Sleep apnea may increase the risk of serious complications in people who have undergone angioplasty to clear blocked heart arteries, according to research.
The new study included 241 patients who underwent angioplasty. Their average age was 64 years, and the patients were followed for about six years.
Of those patients, slightly more than half had sleep-disordered breathing, which includes sleep apnea and snoring. Sleep apnea is a common and chronic condition, according to the US National Heart, Lung, and Blood Institute (NHLBI). In sleep apnea, breathing stops or becomes shallow during sleep. Breathing pauses can last from a few seconds to minutes, the NHLBI says.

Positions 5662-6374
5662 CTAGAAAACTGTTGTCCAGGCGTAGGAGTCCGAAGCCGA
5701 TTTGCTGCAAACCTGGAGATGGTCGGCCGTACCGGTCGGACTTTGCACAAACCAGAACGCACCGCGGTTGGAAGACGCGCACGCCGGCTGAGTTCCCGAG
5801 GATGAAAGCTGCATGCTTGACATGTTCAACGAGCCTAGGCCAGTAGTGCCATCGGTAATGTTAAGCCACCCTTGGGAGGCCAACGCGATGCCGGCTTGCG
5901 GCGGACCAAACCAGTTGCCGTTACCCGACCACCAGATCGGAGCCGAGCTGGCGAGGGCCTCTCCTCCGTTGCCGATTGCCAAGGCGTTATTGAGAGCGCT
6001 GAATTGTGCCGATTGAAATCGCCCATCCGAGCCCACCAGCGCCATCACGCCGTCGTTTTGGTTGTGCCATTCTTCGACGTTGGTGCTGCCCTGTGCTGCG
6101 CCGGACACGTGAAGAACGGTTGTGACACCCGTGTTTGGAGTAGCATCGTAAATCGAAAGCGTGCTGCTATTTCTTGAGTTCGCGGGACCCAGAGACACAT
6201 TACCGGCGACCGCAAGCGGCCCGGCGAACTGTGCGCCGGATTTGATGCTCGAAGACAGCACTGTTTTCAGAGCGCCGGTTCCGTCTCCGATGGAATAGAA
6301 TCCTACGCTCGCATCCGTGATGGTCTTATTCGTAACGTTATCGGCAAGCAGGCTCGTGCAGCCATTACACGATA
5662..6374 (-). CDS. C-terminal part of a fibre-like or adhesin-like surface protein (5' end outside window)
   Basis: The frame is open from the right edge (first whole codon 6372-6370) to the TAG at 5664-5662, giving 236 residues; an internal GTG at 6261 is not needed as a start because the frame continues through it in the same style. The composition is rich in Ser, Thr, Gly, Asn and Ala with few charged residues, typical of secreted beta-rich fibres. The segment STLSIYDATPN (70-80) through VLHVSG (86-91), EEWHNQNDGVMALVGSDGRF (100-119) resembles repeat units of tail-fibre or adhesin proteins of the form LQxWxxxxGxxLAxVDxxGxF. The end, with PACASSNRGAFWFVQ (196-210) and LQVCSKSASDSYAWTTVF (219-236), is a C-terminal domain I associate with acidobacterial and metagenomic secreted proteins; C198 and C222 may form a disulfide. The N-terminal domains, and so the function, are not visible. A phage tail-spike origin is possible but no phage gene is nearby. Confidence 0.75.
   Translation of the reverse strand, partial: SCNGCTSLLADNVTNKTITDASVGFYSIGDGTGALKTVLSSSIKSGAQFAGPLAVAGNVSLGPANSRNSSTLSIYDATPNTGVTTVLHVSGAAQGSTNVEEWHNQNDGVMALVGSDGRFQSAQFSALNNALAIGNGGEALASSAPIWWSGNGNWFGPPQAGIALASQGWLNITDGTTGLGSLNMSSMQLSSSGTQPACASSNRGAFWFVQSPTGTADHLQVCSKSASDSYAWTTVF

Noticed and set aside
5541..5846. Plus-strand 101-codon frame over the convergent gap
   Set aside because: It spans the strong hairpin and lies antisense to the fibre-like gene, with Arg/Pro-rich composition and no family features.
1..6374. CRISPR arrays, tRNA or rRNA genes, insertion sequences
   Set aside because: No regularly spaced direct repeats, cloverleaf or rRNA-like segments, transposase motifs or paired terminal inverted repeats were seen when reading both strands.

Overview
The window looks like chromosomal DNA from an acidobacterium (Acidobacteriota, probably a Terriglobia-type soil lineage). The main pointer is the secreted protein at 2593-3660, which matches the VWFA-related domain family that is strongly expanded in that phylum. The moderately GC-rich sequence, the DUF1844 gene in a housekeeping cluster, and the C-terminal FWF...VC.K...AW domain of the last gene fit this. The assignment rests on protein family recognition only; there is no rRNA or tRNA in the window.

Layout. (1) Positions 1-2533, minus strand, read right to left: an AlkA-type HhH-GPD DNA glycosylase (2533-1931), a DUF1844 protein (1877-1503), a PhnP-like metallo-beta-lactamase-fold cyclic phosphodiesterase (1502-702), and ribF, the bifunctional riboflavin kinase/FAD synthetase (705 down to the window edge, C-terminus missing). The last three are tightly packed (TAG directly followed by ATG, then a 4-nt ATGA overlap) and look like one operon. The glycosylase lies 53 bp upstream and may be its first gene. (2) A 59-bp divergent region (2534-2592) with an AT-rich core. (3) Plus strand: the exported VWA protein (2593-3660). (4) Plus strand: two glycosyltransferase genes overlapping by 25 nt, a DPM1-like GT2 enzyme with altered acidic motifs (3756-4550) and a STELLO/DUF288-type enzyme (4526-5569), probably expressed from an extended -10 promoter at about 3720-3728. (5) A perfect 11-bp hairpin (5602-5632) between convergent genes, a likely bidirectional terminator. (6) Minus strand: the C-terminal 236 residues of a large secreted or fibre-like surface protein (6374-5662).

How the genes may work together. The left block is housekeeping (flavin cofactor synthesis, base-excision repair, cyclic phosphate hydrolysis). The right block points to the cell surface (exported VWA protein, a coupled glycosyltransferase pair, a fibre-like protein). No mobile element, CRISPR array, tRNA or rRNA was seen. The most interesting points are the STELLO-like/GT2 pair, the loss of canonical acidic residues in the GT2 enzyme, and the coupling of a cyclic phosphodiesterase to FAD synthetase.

Sleep-disordered breathing was detected through heart and respiratory monitors used overnight after the procedure, the researchers said.
During the follow-up, 21 percent of patients with sleep-disordered breathing had major heart events, including heart attack, stroke and heart failure. In people who didn’t have sleep-disordered breathing troubles, the heart complication rate was just 8 percent, the study found.
People with sleep-disordered breathing were also more likely to die during the follow-up, the findings showed. However, the study can only show an association between these factors, not a direct cause-and effect link.